• William MacInnes, English Convict from Lancaster, who was transported aboard the "Aboukir" on December 24, 1851, settling in Van Diemen's Land, Australia

  • Gordon A. MacInnes, American Democratic politician
  • Helen Clark MacInnes (1907-1985), Scottish-American author
  • Hamilton MacInnes, American Republican politician, Candidate in primary for Borough President of Brooklyn, New York, 1921
  • Gordon A. MacInnes Jr., American Democrat politician, Candidate for New Jersey State House of Assembly 23rd District, 1975; Delegate to Democratic National Convention from New Jersey, 1988, 1996
  • Blair MacInnes, American Democrat politician, Delegate to Democratic National Convention from New Jersey, 2004
  • Catr Iona MacInnes, Scottish film-maker
  • Iain MacInnes, Scottish folk musician
  • Maggie MacInnes (b. 1963), Scottish folk singer and clÓrsach player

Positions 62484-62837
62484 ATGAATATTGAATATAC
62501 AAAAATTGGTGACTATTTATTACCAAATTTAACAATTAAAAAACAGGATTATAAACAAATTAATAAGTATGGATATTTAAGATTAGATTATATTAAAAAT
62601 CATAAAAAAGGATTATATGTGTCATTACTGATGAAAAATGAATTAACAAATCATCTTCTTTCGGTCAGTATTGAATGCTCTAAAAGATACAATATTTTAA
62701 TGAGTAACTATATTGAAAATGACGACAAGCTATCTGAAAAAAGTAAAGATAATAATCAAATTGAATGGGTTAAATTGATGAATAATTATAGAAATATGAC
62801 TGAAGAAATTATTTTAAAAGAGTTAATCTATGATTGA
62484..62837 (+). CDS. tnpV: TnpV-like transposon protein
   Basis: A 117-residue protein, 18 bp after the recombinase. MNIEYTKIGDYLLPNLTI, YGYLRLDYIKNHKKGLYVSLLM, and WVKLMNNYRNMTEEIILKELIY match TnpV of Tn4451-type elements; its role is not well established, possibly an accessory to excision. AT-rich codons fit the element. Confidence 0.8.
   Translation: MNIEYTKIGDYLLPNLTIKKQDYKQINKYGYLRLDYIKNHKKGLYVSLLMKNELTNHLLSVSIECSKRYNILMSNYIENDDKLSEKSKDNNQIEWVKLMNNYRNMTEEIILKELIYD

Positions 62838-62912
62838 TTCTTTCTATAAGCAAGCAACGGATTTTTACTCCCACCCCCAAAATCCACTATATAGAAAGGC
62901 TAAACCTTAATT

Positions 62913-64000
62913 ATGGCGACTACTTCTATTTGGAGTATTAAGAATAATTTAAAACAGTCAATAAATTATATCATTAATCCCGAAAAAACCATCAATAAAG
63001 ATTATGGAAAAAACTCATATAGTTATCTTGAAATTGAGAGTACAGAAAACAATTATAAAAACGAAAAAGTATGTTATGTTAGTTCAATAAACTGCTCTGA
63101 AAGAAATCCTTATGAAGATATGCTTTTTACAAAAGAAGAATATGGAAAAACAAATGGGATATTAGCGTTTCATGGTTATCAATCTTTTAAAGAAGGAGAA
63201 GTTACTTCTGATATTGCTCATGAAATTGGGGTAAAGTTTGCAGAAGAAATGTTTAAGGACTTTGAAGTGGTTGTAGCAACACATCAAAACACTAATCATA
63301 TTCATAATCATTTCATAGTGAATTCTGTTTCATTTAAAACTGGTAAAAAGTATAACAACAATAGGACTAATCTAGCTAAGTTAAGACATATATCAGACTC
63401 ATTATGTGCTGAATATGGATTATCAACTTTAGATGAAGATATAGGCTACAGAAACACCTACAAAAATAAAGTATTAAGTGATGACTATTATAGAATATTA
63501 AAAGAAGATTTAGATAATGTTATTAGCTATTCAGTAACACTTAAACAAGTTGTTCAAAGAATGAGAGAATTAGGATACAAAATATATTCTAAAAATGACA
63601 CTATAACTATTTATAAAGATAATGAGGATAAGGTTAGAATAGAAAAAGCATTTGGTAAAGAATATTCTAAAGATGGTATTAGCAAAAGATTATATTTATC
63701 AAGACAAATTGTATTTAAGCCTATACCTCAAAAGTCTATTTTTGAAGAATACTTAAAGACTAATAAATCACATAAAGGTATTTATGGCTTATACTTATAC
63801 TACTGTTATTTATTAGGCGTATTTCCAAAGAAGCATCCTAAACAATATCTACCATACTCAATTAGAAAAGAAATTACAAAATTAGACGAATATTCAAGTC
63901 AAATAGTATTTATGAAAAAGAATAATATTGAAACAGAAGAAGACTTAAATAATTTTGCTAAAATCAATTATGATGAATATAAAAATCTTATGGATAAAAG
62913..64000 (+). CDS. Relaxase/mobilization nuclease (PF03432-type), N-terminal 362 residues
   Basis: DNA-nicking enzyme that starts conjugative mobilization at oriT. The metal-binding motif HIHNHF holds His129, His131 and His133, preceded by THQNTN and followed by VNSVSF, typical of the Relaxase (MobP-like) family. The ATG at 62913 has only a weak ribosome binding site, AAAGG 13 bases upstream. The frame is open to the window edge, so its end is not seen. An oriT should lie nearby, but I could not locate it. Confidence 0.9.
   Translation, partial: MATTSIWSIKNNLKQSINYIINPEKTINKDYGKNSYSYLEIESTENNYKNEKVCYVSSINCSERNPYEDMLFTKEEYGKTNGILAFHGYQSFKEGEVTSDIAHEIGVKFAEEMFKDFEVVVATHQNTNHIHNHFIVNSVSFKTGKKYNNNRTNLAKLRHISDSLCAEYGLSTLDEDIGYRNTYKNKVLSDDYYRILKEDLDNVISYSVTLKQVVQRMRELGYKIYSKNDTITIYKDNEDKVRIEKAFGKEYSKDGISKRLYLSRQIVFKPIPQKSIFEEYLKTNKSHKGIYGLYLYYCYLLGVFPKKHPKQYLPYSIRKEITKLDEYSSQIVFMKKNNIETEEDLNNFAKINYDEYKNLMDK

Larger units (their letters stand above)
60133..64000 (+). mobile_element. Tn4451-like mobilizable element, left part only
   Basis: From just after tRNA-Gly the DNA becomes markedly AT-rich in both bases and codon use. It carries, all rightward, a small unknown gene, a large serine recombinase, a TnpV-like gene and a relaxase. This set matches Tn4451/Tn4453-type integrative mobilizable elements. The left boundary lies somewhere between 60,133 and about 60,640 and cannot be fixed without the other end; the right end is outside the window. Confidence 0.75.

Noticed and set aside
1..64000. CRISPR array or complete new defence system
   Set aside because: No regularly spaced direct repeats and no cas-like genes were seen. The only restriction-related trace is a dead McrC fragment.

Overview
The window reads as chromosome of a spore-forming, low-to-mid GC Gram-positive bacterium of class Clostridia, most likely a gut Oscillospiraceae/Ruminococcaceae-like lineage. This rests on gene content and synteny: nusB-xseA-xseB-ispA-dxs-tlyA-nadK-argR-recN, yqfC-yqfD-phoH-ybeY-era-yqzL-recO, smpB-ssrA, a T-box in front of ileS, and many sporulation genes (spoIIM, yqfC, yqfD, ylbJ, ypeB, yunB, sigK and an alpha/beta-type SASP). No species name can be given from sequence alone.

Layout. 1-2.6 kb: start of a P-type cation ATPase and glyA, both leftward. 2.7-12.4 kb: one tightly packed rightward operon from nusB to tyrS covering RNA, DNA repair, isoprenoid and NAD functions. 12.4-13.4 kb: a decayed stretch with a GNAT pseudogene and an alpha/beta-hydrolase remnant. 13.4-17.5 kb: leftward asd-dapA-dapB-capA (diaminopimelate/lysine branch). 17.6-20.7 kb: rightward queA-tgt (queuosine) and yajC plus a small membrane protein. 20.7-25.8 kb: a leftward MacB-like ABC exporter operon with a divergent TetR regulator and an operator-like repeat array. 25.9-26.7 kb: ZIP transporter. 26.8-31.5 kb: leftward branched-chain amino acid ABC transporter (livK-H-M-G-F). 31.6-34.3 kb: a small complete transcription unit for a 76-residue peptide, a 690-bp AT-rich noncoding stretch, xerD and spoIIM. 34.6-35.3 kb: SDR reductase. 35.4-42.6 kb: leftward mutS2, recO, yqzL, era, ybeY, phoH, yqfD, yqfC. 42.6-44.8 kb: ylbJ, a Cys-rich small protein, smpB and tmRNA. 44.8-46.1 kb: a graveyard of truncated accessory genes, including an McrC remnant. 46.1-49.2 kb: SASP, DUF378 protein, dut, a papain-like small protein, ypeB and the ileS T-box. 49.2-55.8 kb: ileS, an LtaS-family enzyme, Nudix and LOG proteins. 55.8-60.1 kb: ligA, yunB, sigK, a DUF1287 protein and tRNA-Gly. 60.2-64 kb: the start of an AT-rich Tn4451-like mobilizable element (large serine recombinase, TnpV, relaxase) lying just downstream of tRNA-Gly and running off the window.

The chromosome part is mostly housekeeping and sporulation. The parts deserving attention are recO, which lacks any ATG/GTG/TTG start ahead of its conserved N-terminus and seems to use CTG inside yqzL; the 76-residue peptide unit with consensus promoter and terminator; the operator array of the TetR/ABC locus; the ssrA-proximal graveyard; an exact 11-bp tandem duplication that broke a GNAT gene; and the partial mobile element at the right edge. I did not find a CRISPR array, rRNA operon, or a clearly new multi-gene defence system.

• Kathleen MacInnes (b. 1969), Scottish singer, television presenter and actress
  • Dr Hamish MacInnes (b. 1930), Scottish mountaineer, leading mountain search and rescuer, author and advisor
  • ...

The motto was originally a war cry or slogan. Mottoes first began to be shown with arms in the 14th and 15th centuries, but were not in general use until the 17th century. Thus the oldest coats of arms generally do not include a motto. Mottoes seldom form part of the grant of arms: Under most heraldic authorities, a motto is an optional component of the coat of arms, and can be added to or changed at will; many families have chosen not to display a motto.

Motto: MacAonghais a-rithist
Motto Translation: Again MacInnes


MacInnes Clan Badge
MacInnes Clan Badge

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A clan is a social group made up of a number of distinct branch-families that actually descended from, or accepted themselves as descendants of, a common ancestor. The word clan means simply children. The idea of the clan as a community is necessarily based around this idea of heredity and is most often ruled according to a patriarchal structure. For instance, the clan chief represented the hereditary "parent" of the entire clan. The most prominent example of this form of society is the Scottish Clan system...